The paralysis following administration of suxamethonium is progressive, with differing sensitivities of different muscles. This initially involves consecutively the levator muscles of the face, muscles of the glottis and finally the intercostals and the diaphragm and all other skeletal muscles.
The short duration of suxamethonium is considered to be due to its rapid metabolism in the blood. Suxamethonium is rapidly hydrolysed by plasma cholinesterase to succinylcholine (which possesses clinically insignificant depolarising muscle relaxant properties) and then more slowly to succinic acid and choline.
Following intravenous administration, there is rapid hydrolysis by pseudocholinesterase with the initial metabolite being succinylmonocholine a weak neuro-muscular drug. The pharmacokinetics of a bolus dose of suxamethonium have been studied in anaesthetised adult patients using a high performance liquid chromatographic assay.
The pharmacokinetic parameters for suxamethonium 1mg/kg and 2mg/kg respectively are: apparent volume of distribution 16.4 ± 14.7ml/kg and 5.6 ± 6.8ml/kg; area under the plasma concentration-time curve 124.3 ± 163.2 and 695 ±1008.9 minutes/microgram/ml.
The arterial blood suxamethonium concentration at 30 and 120 seconds following injection of suxamethonium 1mg/kg are 79.5 ± 108.4 and 3.3 ± 6.7 micrograms/ml, and following injection of 2mg/kg suxamethonium are 336.2 ± 512.5 and 7.2 ±13.0 micrograms/ml, respectively.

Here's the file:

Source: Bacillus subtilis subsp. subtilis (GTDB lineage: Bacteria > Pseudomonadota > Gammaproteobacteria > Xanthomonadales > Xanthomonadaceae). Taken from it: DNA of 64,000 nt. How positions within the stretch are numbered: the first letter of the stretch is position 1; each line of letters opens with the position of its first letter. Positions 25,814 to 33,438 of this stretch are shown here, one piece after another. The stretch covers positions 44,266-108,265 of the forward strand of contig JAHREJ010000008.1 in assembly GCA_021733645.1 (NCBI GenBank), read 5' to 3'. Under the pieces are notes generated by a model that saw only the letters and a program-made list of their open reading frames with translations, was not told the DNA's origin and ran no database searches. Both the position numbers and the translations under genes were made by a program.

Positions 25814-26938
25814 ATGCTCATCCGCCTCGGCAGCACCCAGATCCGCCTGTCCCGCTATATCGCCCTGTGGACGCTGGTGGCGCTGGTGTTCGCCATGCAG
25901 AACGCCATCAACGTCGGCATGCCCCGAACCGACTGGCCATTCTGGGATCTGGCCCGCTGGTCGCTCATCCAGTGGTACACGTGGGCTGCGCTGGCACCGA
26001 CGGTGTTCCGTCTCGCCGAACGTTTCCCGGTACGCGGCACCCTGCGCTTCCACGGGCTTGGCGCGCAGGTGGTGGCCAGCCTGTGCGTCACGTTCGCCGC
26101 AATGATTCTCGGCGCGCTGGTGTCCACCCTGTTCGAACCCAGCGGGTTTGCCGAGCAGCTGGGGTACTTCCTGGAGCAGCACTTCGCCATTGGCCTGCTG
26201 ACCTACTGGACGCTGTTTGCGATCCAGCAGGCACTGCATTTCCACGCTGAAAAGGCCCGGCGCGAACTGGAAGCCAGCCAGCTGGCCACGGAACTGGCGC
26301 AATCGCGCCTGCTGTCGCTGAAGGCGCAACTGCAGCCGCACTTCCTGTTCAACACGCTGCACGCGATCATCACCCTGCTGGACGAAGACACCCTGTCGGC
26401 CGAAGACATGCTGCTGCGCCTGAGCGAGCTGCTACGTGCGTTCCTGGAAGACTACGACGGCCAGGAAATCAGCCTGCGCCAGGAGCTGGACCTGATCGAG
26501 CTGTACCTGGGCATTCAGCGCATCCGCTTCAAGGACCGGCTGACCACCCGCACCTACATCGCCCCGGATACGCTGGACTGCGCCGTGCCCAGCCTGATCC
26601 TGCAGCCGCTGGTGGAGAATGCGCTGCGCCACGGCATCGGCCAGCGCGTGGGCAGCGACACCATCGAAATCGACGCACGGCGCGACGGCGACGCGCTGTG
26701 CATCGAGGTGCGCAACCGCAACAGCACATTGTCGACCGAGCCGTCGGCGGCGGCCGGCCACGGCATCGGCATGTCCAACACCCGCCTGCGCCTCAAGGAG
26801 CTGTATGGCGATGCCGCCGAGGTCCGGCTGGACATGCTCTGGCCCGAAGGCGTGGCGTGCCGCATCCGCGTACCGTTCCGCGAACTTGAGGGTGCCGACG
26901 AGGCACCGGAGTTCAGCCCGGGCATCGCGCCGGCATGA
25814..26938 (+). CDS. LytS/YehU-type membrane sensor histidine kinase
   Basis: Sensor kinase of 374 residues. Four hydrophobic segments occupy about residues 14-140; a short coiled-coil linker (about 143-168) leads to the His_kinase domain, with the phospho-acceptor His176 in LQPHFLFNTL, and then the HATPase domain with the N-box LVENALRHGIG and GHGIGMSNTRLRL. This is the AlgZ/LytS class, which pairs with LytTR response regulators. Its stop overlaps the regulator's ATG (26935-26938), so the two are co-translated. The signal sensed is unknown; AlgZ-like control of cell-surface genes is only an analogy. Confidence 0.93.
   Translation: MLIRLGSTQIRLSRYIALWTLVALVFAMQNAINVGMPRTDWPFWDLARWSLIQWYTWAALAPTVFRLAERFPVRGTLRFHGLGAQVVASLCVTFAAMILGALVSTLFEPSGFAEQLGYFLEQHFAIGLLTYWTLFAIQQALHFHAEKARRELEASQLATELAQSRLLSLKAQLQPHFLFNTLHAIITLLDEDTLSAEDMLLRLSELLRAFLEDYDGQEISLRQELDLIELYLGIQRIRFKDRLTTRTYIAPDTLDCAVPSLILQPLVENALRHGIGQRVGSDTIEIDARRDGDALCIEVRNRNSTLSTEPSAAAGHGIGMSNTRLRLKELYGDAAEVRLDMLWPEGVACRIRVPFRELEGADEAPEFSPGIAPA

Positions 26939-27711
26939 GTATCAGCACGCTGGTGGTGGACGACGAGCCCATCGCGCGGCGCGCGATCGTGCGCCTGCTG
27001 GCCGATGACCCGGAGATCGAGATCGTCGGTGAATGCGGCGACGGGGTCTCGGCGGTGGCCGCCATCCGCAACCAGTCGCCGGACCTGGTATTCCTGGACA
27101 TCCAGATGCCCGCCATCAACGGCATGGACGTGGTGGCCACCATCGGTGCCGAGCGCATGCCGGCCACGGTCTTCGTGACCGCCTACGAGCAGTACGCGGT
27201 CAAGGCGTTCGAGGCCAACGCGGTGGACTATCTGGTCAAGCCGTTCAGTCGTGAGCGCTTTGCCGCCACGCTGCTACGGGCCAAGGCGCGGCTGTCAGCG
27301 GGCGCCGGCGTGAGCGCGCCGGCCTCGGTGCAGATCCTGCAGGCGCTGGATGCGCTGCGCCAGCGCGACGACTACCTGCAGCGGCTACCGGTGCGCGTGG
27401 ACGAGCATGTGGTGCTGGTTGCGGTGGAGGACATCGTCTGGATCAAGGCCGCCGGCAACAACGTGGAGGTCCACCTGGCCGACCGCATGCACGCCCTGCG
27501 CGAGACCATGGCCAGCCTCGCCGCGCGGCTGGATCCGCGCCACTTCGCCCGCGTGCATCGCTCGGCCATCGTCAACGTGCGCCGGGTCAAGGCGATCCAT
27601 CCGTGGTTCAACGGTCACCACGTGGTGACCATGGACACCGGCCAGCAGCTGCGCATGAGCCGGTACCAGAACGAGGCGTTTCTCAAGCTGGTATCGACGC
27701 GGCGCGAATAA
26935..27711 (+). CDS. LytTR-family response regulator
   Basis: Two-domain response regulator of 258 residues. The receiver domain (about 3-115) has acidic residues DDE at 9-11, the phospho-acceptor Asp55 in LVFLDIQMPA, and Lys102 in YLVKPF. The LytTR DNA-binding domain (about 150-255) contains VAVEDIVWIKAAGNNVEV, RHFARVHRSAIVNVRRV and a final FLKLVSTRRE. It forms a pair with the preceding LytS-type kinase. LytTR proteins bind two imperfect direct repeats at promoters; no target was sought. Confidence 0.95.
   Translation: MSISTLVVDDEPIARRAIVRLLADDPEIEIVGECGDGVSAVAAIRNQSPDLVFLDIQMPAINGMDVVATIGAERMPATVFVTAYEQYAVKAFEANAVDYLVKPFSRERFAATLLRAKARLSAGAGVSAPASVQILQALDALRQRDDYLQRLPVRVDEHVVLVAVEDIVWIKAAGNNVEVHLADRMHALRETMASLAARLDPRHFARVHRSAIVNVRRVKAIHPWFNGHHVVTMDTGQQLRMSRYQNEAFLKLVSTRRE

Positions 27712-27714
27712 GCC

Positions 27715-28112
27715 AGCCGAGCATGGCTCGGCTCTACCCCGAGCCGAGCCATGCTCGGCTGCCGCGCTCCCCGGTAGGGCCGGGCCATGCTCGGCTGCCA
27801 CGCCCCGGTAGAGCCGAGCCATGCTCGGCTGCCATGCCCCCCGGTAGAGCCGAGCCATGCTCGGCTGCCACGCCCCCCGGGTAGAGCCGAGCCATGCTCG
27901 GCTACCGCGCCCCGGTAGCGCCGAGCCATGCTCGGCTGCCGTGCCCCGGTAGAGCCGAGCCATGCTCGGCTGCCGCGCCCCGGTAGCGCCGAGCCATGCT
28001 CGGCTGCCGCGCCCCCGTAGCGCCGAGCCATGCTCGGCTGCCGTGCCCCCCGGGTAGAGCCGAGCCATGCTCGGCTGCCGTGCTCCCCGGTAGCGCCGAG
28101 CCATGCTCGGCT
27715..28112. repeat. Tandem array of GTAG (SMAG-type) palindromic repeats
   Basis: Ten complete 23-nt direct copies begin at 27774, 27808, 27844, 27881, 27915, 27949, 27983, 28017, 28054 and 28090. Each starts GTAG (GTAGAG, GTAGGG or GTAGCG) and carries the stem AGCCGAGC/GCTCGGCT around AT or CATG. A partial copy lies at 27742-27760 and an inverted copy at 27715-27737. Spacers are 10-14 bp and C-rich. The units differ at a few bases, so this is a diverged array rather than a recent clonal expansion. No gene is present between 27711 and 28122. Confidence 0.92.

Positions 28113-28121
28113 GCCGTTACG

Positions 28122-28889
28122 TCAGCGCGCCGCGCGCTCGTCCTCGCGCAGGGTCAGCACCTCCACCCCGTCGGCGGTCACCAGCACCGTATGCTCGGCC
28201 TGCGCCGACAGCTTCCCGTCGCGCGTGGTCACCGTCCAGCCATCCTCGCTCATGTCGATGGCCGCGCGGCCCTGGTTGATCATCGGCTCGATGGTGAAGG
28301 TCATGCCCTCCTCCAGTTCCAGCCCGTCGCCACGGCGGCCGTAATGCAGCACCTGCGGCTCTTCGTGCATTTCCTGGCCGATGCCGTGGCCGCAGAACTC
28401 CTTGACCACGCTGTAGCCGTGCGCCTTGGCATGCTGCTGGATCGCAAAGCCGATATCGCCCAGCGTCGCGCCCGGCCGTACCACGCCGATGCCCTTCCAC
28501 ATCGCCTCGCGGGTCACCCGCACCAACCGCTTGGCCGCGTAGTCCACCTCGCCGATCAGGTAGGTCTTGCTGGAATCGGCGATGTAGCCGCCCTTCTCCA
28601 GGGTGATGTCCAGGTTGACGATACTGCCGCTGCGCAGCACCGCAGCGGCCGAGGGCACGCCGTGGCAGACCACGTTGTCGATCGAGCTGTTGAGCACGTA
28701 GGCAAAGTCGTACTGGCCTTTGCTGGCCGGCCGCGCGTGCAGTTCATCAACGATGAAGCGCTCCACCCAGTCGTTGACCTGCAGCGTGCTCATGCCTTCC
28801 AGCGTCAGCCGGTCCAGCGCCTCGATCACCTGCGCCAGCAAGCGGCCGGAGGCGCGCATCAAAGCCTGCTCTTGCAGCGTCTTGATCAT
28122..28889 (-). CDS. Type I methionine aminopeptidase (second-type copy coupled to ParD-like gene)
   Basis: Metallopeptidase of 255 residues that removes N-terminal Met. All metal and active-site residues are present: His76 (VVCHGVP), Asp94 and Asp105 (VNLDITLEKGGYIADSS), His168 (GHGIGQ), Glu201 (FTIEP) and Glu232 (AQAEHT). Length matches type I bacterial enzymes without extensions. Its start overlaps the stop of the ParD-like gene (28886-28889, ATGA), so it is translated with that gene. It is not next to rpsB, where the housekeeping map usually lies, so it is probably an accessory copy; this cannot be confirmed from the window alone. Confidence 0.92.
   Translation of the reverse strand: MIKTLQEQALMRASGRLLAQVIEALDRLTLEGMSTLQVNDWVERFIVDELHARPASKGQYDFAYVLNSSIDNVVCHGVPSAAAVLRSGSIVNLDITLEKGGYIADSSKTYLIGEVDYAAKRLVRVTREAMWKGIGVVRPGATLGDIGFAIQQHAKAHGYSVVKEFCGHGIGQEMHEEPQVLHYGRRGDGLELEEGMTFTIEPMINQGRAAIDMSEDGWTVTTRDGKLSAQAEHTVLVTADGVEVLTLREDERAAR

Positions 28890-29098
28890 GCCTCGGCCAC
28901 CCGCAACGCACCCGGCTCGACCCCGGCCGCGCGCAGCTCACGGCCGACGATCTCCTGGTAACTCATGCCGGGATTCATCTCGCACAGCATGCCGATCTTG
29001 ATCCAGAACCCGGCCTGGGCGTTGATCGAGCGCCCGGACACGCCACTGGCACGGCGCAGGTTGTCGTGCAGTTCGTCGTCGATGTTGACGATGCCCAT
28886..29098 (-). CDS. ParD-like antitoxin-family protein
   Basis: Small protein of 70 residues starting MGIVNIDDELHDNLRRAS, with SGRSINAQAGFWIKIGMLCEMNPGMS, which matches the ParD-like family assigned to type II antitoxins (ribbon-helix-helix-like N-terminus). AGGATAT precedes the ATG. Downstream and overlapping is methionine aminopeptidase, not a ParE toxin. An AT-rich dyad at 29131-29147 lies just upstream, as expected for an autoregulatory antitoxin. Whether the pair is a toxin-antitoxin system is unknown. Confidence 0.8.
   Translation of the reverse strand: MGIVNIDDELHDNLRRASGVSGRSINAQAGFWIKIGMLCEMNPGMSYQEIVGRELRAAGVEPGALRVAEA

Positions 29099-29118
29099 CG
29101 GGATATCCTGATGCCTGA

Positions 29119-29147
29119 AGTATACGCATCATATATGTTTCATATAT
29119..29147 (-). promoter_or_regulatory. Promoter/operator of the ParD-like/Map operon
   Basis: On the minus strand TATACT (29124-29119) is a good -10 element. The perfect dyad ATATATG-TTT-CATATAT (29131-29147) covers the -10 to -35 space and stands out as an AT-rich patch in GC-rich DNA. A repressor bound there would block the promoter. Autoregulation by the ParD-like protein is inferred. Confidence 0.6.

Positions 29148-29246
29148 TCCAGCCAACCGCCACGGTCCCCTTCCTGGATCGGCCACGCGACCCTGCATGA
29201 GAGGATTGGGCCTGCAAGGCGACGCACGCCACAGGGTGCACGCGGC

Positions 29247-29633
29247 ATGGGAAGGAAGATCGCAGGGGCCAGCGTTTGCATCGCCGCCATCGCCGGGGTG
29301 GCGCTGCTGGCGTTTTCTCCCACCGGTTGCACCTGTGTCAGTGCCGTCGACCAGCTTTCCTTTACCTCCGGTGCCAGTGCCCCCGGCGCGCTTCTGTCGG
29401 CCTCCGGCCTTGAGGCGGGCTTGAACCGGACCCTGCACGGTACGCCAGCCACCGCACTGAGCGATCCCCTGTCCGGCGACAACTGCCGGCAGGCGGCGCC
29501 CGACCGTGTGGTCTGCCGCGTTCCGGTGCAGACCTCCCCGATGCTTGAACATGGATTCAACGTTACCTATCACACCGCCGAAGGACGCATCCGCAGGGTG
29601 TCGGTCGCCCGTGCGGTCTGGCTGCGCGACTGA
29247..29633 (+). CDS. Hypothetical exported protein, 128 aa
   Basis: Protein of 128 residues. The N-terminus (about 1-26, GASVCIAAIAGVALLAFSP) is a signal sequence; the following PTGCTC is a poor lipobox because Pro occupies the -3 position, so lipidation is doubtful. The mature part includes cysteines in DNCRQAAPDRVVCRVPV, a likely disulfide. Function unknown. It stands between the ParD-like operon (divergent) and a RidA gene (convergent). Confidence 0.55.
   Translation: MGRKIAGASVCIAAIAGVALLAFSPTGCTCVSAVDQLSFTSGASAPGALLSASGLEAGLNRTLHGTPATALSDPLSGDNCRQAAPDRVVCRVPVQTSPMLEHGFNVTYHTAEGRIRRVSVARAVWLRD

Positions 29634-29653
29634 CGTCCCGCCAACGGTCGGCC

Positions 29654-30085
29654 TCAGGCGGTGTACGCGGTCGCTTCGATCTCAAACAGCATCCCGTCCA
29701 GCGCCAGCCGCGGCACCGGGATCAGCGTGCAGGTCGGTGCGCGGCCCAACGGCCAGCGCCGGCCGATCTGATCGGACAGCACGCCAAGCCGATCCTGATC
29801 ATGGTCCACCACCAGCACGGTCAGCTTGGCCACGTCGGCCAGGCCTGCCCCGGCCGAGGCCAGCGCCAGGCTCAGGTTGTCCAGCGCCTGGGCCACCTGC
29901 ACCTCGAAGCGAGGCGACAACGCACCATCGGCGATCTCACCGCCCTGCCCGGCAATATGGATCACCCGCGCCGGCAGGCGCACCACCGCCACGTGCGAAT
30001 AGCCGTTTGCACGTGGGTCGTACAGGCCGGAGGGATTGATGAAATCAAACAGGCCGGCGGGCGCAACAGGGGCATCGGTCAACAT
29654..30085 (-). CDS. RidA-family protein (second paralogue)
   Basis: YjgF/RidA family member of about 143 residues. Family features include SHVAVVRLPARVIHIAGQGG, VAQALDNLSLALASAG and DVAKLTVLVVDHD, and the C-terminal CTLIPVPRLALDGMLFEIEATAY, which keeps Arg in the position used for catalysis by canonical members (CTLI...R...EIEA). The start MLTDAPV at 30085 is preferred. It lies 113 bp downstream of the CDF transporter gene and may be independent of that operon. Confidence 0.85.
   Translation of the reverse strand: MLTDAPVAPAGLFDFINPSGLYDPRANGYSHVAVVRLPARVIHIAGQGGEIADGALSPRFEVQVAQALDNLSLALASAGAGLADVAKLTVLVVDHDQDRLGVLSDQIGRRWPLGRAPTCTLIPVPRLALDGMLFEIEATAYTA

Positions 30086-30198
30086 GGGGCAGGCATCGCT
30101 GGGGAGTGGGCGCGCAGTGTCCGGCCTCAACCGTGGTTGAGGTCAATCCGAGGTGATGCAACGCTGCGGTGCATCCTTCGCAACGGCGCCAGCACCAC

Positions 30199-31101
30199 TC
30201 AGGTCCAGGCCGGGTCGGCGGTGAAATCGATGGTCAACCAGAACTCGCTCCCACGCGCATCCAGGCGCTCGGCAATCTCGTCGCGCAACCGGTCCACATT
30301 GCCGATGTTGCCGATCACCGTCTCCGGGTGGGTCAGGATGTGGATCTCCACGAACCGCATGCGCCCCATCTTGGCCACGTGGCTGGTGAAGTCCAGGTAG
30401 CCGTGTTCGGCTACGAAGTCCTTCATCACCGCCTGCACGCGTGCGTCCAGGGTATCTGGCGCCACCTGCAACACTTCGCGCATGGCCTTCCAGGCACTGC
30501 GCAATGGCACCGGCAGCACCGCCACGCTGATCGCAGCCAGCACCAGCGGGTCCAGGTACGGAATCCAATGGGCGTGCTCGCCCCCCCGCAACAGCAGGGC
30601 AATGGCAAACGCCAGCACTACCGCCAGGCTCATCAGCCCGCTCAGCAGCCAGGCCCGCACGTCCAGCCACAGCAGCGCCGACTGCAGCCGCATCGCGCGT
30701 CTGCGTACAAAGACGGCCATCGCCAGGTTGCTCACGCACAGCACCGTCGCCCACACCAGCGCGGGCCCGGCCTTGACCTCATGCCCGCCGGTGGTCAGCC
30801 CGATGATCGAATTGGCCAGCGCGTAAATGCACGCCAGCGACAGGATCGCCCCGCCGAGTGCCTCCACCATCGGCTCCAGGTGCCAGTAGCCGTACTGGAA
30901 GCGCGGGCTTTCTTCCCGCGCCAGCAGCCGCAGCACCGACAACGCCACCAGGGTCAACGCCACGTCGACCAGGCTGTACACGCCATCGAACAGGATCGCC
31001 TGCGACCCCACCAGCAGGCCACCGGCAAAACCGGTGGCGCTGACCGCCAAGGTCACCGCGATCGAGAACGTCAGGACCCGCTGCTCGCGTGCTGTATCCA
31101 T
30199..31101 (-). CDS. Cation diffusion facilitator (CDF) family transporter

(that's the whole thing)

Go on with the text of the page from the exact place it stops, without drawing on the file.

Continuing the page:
Only a small fraction of suxamethonium reaches the neuromuscular junction. Its action is terminated by diffusion away from the end plate.
Succinylcholine does not readily cross the placenta.
succinylmonocholine is metabolised to succinic acid with only a small amount excreted in the urine. The pharmacokinetic parameters for suxamethonium 1mg/kg and 2mg/kg respectively are: total body clearance 40.5 ± 38.7 and 15.0 ± 14.8 litre/min and elimination half-life 16.6 ± 4.8 and 11.7 ± 4.5 seconds.
No bacterial mutation assays have been conducted.
There are some data to suggest a weak clastogenic effect in mice, but not in patients who had received suxamethonium chloride.
Carcinogenicity studies have not been performed.
Animal reproduction studies have not been conducted with suxamethonium. It is also not known whether suxamethonium can affect reproductive capacity or cause foetal harm when administered to a pregnant woman.
Water for Injections
This medicinal product must not be mixed in the same syringe with any other agent especially thiopentone.
Store in a refrigerator (2°-8°C).
Do not freeze.
Keep the ampoule in the outer carton in order to protect from light.
2m1, clear glass ampoules, glass type I Ph.Eur. borosilicate glass, packed in cardboard cartons to contain 10 x 2ml ampoules.
For IM and IV injection.
If only part used, discard the remaining solution immediately after first use.
Any unused medicinal product or waste material should be disposed of in accordance with local requirements.
Mercury Pharmaceuticals Limited
85 King William Street,
London EC4N 7BL, UK
Capital House, 1st Floor, 85 King William Street, London, EC4N 7BL, UK
+44 (0)208 588 9131
08700 70 30 33